Anyone who has endured my ramblings for the past few years will know I tend to be cursed when it comes to attending Scottish race meetings.
Be it meetings being called off after my flight has landed in Scotland through to Icelandic volcano’s spewing ash into the atmosphere.
I used to be a regular attendee at the Scottish Grand National meeting, mainly thanks to Ryanair.
Anyone who has used Ryanair will know they do have a flexible grasp of geography when it comes to the location of their airports. For example what Ryanair call “Glasgow” is actually Prestwick Airport, which just happens to be four miles from Ayr racecourse – very handy indeed in this instance but a real pain if you actually do want to go to Glasgow, around 45 minutes away by train, almost as long as the flight from London.
Even better there was a flight which left Stansted at 08:10 Saturday morning with a return flight around 20:00 in the evening – perfect for a day trip to the Scottish National. Indeed on Scottish National day the flights seemed to be racing specials with racegoers, jockeys and southern based media all availing themselves of the service.
The last time I used that flight for the meeting was in 2009. I did have everything booked for the 2010 visit but a week before the National meeting Eyjafjallajökull erupted resulting in all flights in Western Europe being grounded.
2011 I couldn’t make the meeting due to other commitments, then last year I made the discovery that Ryanair no longer operate UK internal flights so the Stansted – Prestwick flight was no more.
I looked at other flight options but nothing was really that convenient or practical. The last Easyjet flights from Glasgow to London were too early in the evening and I didn’t really want to fly to Heathrow.
This year I decided to take the bull by the horns and drive to the meeting. It isn’t exactly a short drive for me, over 360 miles and a journey time of around 6½ hours.
My plan was to set off at around 04:30 Friday morning to arrive in time for Friday’s racing then drive home straight after racing on Saturday.
Early last week, in a rare moment of sensibility, I realised how unwise it would be to set off on a 360 odd mile drive at stupid o’clock in the morning, especially when I am not a morning person. So I set of on Thursday evening, stopping over in the Lake District on Thursday night, a much more sensible option.
Anyway Friday was a glorious day weather wise and I enjoyed the racing, some cracking finishes and a reasonable crowd but still enough space to move around in comfort.
National day itself was being massively hyped by the racecourse, not least because of the appearance of Auroras Encore, attempting to become the first horse since Red Rum in 1974 to win the Aintree and Scottish National’s in the same season.
Of course many were sucked into the hype when, in reality, the horse did not have a snowballs chance in hell of winning the race. Not only had he been hiked in the weights to carry a welter burden, this year’s Scottish National was only two weeks after Aintree, whereas Red Rum had three weeks to recover.
I hate predicting in advance that a horse will not finish a race but I did write beforehand that Auroras Encore would be pulled-up in the race and so it happened.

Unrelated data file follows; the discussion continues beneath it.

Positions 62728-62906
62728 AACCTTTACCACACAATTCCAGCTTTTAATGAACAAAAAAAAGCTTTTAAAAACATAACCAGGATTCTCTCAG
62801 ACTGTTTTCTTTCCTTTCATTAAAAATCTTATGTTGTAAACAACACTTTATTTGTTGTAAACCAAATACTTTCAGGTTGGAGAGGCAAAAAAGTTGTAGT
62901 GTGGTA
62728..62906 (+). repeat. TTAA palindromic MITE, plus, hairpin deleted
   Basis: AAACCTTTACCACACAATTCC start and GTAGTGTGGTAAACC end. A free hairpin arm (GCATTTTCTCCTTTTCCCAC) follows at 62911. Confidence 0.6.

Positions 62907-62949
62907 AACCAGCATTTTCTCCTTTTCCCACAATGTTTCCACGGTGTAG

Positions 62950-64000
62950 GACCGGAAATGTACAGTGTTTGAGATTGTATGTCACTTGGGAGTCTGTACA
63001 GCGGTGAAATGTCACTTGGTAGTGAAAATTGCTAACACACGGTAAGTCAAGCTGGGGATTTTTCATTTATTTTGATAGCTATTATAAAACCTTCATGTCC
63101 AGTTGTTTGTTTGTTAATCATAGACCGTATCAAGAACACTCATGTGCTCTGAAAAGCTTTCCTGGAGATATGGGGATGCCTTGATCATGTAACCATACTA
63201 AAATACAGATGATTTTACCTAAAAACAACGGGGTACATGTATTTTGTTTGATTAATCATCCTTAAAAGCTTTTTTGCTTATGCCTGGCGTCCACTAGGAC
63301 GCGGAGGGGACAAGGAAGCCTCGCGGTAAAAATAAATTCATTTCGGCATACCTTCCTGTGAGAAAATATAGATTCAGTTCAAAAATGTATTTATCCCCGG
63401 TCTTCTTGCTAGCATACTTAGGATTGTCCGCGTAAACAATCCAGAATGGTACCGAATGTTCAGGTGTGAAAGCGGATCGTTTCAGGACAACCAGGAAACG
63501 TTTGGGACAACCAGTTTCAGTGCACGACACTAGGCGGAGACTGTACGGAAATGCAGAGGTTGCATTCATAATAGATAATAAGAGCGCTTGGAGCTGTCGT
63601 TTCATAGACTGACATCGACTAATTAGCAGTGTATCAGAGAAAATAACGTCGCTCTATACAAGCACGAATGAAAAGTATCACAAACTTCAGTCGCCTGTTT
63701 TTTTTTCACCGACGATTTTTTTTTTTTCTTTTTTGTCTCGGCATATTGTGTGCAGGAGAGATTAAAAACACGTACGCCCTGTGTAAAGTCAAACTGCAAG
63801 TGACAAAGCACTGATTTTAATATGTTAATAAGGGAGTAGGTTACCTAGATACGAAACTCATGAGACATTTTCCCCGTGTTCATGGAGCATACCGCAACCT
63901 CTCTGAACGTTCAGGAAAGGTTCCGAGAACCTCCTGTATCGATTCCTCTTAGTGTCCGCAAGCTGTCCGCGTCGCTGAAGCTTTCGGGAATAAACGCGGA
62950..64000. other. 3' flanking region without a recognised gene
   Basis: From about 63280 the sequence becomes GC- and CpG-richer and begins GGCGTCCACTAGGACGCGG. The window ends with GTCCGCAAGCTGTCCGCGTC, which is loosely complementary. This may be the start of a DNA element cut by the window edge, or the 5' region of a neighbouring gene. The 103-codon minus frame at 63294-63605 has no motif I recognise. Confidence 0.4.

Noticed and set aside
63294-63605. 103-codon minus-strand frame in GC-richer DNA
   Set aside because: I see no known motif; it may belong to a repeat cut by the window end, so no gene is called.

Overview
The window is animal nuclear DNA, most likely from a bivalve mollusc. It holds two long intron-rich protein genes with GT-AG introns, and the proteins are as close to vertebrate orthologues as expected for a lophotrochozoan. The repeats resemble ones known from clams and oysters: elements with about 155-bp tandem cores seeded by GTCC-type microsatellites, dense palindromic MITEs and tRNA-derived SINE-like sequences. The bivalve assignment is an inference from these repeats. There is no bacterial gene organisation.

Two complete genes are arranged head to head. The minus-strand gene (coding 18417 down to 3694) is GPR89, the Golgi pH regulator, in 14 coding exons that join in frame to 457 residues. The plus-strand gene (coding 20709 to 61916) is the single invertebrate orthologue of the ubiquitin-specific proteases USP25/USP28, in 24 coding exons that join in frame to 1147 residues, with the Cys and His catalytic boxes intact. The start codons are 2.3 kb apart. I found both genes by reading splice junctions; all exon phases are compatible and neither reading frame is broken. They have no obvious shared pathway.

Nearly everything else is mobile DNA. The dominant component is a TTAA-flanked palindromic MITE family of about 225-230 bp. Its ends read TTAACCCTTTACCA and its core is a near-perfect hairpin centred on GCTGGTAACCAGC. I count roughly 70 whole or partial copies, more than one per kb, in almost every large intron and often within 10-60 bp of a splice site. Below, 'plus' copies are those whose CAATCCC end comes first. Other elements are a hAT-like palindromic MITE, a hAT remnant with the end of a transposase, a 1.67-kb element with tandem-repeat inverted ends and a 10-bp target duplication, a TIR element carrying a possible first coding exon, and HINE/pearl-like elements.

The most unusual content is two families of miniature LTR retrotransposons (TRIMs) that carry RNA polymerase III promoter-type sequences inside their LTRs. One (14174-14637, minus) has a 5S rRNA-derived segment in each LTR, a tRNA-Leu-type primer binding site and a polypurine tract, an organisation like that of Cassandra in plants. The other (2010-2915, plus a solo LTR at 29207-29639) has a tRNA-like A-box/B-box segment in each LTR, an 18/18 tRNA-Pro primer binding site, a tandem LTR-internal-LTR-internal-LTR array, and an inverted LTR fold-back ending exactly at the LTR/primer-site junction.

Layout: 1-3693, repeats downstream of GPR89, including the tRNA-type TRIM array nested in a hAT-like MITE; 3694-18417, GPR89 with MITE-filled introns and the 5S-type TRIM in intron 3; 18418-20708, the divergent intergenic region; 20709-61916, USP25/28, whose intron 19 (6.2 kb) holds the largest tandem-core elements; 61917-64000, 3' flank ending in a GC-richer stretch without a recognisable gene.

I have to say I didn’t particularly enjoy the racing on Saturday.
Although the course themselves will be delighted with the huge crowds it made life really difficult for those of us who wanted to get to the parade ring to see the runners before the races. You just couldn’t move around the place without risking knocking a beer out of someone’s hands.
Couple that with a very flaky wi-fi and a lack of security, which meant racegoers, many somewhat the worse for drink, were able to spill into the press viewing area making reading the racing more difficult, it has to go down as being my least enjoyable days racing of the year.
In the end I called it quits after race six, much as I really hate leaving a racecourse early.
So began the journey home.
It didn’t start well as six miles outside Ayr I came to a standstill for 15 mins as there had been a crash. Five miles later I was sent on a diversion as the A70 was closed due to road works.
It then improved as the A70 took me through some delightful rolling hills, populate with sheep and their bleating lambs.
If you have never visited Tebay they are the complete opposite to all the others. Privately owned the food in the restaurant is generally edible and flavoursome. The down side is it can be a very expensive stop as they have an excellent farm shop with a great selection of food – my debit card winced when I reached the checkout!!!
The M6 through the Lakes has to be one of the most beautiful stretches of motorway in the country, even better when the traffic is light. Once south of Lancaster though the scenery is more drab and the motorway busier and less enjoyable.
With one final “comfort” break at Keel services I was home, six and a half hours after leaving Ayr, tired but glad to be home and in my own bed.
The next day it hit me – I cannot recall ever feeling as tired, as ill, as I did on the Sunday.
It has bought home what I’ve been denying for some time now, that is I’m not as young as I used to be, I don’t have the energy I used to have and I’m certainly not up to doing a 360 mile drive flat out in one go.
I had planned to drive to Perth, via Newcasatle on the way up and Ripon on the way home, later this week – but I have to accept that would be silly. I like my racing but not enough to kill myself.So no Scottish encore for me this week, I will do Perth later in the year but rather than drive I’ll fly to Edinburgh and hire a car instead.